Innovation Blog

Tamsen Webster's 3 Fatal Flaws of Pitching


Cater To Your Specific Audience

The first fatal flaw in pitching is solving the wrong problem as it relates to the specific person you are talking to. For example, an investor is going to care far more about getting the return on her investment than about the ways this product is going to address the pain point in the market place. Customers on the other hand, want to hear about the product and the effect it will have on their lives. Tamsen states that human beings are fundamentally self centered. So if a pitch doesnt interest them upfront by appealing to their specific needs and wants, they will more than likely stop listening 5 minutes in and start to think about whether they want chicken or steak for dinner tonight.

So, how do you make it relevant to them? It is important to remember the process by which humans decide things: We first need to know certain things, in order to believe certain things, which leads us to do certain things. Keeping this in mind, Websters Holy Trinity, as she calls it, is Audience, Action, Problem. In other words, work backwards. First, understand the problem the audience has. Then, determine what they need to believe you will do to solve their problem. To get them to believe that, you need to ask yourself: what do they need to know?


Timing Is Everything

The second fatal flaw is to present the wrong content at the wrong time. Or worse, she adds, the right content at the wrong time. So take it slow and start with the why: educate them on the pain point. Why is your product going to be great for the market? Then, once they understand this, gradually shift into how your product works. (But remember: ditch the technical jargon)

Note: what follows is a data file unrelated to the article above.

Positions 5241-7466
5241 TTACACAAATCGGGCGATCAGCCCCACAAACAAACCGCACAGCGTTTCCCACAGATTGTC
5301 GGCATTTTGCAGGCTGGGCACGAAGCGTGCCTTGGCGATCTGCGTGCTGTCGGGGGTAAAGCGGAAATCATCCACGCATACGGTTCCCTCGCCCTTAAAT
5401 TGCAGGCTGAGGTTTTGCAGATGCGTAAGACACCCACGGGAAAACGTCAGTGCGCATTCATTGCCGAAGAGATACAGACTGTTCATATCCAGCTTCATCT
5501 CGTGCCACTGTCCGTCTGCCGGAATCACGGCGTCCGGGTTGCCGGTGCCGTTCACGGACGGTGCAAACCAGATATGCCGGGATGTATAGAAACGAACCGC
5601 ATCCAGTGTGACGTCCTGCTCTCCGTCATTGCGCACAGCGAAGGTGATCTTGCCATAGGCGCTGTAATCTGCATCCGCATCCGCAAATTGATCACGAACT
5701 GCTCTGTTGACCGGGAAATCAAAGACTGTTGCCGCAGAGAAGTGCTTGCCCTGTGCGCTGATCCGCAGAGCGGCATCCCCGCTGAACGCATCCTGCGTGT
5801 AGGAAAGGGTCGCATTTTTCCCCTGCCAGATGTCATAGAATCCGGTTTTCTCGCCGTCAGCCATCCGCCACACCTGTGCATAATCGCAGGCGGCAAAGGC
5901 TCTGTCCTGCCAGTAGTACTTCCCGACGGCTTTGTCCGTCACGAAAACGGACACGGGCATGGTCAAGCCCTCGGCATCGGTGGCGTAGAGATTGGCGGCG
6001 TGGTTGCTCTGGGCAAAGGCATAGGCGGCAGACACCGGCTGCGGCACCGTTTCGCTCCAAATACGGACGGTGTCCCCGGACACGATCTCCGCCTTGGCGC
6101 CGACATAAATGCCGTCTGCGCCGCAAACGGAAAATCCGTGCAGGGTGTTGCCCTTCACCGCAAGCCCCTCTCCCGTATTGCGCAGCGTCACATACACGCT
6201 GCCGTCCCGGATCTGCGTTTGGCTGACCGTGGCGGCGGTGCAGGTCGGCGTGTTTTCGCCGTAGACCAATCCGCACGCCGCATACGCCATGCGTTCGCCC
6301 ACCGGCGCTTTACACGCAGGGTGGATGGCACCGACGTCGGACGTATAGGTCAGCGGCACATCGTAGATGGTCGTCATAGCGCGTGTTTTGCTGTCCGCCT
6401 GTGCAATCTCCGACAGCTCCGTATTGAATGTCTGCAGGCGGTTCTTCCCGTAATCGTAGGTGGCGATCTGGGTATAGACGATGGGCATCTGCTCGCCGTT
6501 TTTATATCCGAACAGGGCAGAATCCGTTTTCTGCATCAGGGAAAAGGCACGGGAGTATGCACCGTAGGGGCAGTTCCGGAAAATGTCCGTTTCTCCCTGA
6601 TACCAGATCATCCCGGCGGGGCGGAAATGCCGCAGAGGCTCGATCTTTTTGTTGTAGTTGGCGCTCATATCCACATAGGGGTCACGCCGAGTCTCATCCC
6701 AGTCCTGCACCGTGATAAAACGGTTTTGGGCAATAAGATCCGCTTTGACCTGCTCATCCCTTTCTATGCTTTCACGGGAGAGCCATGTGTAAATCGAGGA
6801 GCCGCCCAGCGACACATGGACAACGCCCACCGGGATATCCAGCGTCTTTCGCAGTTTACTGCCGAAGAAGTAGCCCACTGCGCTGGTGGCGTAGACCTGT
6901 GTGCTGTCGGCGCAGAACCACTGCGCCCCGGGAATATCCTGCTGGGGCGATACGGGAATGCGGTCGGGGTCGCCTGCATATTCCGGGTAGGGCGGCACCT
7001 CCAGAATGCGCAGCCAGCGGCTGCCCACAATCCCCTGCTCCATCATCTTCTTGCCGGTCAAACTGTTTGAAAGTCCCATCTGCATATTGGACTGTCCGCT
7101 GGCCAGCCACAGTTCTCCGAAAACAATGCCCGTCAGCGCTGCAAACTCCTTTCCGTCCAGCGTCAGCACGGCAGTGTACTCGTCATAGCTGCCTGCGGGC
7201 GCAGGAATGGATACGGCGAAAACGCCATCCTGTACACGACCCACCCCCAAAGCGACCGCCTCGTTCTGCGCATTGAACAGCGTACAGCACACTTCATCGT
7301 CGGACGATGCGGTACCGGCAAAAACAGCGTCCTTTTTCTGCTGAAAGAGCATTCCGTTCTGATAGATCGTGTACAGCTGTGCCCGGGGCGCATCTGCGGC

Facts Are Interesting But Passion Commands Attention

The last fatal flaw is failing to engage belief. Overall, this belief is a summation of the first two flaws. An important tool in accomplishing this is engaging emotion by illustration. Humans are not rational decision makers. We make decisions without logic and then justify it with old reasons; use emotion to really pack a punch, and your audience can justify later based on the ace content you present.

Success in the belief factor can also be illustrated as the magic spot in the middle of three circles:

  1. Is it your passion?

  2. Will the world pay for it?

  3. Can you do it? More importantly, will you do it?

Tamsen presented this venn diagram as an adaptation of the hedgehog concept by Jim Collins. She urged finalists to be passionate while pitching. From there, present a business model that you know people will pay attention to and pay for. The reason that people tend not to hit all three and land in that magic spot, she said, is gravity. Just like there are physical laws like gravity and inertia, there are laws governing how people communicate, process information, and make decisions. So eliminate your audiences inertia! Capture their attention, convince them to deviate from the direction their mind was going in (Chicken or steak tonight?) and prove to them that you and your product are worthy of their attention (and money).


The Hedgehog Concept:

Hedgehog concept copy.jpg

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